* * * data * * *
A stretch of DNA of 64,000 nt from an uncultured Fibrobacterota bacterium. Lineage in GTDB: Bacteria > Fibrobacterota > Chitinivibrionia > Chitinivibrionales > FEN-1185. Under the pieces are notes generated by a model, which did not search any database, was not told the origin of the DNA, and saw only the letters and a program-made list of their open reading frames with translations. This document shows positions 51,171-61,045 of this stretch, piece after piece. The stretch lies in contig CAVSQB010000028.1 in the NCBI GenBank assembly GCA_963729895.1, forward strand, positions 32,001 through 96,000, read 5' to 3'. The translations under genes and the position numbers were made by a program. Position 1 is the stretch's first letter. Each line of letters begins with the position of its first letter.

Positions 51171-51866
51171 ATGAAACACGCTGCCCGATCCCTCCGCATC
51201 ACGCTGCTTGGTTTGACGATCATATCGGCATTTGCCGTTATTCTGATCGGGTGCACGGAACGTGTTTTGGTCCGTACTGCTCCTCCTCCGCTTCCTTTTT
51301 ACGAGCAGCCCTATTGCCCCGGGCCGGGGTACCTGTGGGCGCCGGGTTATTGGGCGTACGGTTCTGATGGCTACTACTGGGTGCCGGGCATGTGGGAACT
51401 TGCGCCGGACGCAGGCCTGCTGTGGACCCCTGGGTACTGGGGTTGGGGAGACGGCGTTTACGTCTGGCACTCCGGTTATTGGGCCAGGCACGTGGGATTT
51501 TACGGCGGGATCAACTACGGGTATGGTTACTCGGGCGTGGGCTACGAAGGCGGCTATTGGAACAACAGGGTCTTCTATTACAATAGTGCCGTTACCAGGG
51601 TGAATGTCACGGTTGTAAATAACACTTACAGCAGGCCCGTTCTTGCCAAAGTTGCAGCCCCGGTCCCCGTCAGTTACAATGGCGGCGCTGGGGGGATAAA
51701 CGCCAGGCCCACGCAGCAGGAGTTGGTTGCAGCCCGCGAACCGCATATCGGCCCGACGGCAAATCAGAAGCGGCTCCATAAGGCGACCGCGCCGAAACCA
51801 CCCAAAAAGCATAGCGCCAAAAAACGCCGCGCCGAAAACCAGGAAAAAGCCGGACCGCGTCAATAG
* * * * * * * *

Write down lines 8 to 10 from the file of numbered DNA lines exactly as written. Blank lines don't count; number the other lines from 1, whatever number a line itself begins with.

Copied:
51601 TGAATGTCACGGTTGTAAATAACACTTACAGCAGGCCCGTTCTTGCCAAAGTTGCAGCCCCGGTCCCCGTCAGTTACAATGGCGGCGCTGGGGGGATAAA
51701 CGCCAGGCCCACGCAGCAGGAGTTGGTTGCAGCCCGCGAACCGCATATCGGCCCGACGGCAAATCAGAAGCGGCTCCATAAGGCGACCGCGCCGAAACCA
51801 CCCAAAAAGCATAGCGCCAAAAAACGCCGCGCCGAAAACCAGGAAAAAGCCGGACCGCGTCAATAG